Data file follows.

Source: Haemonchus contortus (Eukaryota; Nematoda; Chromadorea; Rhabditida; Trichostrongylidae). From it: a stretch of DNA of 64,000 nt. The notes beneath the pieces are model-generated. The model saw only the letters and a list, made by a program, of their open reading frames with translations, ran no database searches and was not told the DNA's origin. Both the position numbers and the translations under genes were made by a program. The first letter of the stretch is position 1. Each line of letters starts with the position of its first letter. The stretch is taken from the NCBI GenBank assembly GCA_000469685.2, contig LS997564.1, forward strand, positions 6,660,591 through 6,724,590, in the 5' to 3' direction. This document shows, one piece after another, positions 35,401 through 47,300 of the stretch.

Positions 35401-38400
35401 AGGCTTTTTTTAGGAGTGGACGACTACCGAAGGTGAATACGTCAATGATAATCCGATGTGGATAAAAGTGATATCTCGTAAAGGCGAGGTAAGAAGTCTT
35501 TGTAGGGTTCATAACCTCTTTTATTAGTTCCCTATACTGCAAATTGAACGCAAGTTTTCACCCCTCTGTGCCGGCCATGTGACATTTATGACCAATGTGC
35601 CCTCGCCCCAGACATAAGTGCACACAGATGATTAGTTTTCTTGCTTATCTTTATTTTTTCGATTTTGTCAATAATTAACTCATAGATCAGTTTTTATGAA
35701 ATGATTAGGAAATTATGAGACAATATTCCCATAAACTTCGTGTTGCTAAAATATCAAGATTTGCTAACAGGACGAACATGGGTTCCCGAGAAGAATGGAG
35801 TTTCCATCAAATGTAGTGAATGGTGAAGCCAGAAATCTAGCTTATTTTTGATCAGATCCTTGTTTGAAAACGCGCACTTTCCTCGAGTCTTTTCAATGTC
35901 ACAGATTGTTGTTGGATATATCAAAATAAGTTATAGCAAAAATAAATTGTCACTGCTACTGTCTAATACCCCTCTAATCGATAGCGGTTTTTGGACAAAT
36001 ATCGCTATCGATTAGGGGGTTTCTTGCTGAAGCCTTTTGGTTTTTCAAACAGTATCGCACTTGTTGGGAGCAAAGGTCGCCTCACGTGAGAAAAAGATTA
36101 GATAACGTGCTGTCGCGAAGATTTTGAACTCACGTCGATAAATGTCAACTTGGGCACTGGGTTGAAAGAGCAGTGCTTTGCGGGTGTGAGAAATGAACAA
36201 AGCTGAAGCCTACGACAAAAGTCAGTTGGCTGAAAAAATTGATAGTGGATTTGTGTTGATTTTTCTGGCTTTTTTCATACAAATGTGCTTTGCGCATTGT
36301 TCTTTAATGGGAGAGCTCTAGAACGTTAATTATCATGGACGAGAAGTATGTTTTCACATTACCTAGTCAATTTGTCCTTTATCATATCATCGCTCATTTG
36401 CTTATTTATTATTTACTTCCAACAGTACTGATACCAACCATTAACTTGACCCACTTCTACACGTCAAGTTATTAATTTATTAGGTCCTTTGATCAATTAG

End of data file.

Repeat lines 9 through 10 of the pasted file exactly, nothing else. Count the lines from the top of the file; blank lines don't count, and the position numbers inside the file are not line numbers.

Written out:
36001 ATCGCTATCGATTAGGGGGTTTCTTGCTGAAGCCTTTTGGTTTTTCAAACAGTATCGCACTTGTTGGGAGCAAAGGTCGCCTCACGTGAGAAAAAGATTA
36101 GATAACGTGCTGTCGCGAAGATTTTGAACTCACGTCGATAAATGTCAACTTGGGCACTGGGTTGAAAGAGCAGTGCTTTGCGGGTGTGAGAAATGAACAA